Within TRIZ, another way of looking at increasing complexity then simplicity is in terms of hybridization. As a system gains functionality and complexity, it splinters into more and different parts. Over time the added functionality collapses or hybridizes back into a simpler design. This happens in manufacturing as systems add part counts while increasing functionality and then reduce counts as designs are simplified to provide the same functionality.
Initially a pencil was just a piece of wood with a length of black lead. In the language of TRIZ, this simple writing system is a “homogeneous mono-system.” Then someone added an eraser and the pencil transformed from a homogeneous mono-system to a “heterogeneous bi-system.” That is, the pencil performed two different functions, writing and erasing, within the same system. Then mechanical pencils incorporated different colors of lead using the same instrument. In TRIZ language the pencil with the eraser became a “heterogeneous poly-system.” It performed more than one function by adding more parts and complexity.
Today, there is a multi-colored lead pencil that collapses the colors back into one length of lead, which, depending on the angle it is held, will write different colors. With this advancement, the pencil is a new heterogeneous mono-system that writes all the different colors with nearly the simplicity of writing with one color, while still providing the eraser.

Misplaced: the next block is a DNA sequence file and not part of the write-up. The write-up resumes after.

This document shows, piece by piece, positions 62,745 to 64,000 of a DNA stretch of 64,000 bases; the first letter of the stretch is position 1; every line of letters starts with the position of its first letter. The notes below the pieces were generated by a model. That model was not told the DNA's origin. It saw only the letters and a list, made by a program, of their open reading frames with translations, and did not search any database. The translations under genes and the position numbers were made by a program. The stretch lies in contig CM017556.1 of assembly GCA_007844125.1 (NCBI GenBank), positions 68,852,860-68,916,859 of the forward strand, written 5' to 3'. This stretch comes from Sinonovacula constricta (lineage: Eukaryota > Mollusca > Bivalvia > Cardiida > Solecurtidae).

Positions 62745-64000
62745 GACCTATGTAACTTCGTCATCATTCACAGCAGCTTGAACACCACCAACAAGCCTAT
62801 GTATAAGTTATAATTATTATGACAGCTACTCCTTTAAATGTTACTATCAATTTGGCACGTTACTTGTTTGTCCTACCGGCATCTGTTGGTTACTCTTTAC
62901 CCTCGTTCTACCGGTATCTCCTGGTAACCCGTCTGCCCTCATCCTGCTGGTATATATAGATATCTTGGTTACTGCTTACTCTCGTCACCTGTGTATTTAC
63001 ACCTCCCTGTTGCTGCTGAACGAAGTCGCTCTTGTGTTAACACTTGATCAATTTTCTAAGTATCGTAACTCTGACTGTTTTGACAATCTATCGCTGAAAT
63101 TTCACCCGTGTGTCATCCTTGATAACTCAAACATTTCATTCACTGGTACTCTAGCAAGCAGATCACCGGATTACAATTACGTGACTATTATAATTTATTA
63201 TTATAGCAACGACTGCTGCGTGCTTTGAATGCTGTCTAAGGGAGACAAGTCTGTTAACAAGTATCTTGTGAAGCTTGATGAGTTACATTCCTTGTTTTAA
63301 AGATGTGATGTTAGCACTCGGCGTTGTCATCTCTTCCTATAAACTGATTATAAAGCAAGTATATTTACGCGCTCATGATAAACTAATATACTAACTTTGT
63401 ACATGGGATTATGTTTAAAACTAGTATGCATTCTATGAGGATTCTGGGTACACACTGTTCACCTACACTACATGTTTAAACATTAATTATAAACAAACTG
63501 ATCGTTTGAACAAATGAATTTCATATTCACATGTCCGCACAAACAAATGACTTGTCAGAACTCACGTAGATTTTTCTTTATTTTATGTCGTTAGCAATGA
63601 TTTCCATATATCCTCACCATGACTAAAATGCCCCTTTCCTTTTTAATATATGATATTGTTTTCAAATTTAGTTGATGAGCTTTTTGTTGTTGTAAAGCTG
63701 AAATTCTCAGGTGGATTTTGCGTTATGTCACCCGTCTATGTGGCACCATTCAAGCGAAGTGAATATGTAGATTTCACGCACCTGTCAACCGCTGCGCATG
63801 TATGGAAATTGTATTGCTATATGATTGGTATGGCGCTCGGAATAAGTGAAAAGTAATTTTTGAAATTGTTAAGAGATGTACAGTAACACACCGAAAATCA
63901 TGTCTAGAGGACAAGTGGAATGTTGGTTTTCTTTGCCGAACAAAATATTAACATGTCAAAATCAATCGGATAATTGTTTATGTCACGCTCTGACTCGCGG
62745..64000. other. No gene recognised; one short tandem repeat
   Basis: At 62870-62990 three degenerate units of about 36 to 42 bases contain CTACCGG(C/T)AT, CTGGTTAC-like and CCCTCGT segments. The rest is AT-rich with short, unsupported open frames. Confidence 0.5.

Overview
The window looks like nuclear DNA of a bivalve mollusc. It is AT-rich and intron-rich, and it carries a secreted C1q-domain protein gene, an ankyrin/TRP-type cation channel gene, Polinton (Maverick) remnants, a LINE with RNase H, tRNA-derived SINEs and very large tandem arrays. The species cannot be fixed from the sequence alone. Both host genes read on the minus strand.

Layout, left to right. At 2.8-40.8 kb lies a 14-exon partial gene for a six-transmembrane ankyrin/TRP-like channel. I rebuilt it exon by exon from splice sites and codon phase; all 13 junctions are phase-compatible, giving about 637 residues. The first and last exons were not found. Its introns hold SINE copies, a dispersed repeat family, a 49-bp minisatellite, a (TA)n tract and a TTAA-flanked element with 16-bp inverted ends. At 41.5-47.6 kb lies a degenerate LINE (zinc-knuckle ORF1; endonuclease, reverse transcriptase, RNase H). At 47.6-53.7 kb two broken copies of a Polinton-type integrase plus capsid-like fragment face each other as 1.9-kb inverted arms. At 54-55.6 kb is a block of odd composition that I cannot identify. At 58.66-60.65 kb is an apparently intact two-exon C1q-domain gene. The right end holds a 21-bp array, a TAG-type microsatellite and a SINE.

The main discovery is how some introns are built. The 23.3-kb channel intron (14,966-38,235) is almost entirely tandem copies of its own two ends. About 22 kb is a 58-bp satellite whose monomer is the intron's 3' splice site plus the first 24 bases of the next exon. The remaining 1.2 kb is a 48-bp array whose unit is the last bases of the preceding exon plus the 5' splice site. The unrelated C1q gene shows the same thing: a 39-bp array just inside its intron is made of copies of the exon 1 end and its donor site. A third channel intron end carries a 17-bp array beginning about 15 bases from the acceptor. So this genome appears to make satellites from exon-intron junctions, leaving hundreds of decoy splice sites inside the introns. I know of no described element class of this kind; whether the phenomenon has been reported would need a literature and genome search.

The pencil is a simple illustration of how systems evolve toward increasing complexity and added functionality, and then toward increasing simplicity without losing function. The evolutionary principle of hybridization is universal and has been repeatedly validated. Manufacturers take the better of one system or technology and mix it with the best of another to improve the system. Another example of hybridization is the work of biologists who engineer the best properties of one system into the best properties of another, while simultaneously canceling the drawbacks of each – crossbreeding two different plant seeds, one seed from a dry climates and one from a cold climate. Although neither seed could live in a cold, dry place, the hybrid can.
Because of intentional hybridization, the plant is more robust to temperature and moisture. Why can’t the seed grow in more than one climate? Why can’t the pencil write in blue and green and not just black? Why can’t the principles and practices of quality control be applied outside of manufacturing?
Evolution of Quality Programs
Through evolution, statistical quality control (SQC) expanded and diversified into all departments and functions of an organization, until it became total quality control (TQC). The homogeneous mono-system (SQC) became a homogeneous poly-system (TQC) as it expanded the function of quality improvement and control throughout an organization. Around this same time when the industrial economy was growing rapidly across the globe, others were developing many other aspects of the underpinnings of business success.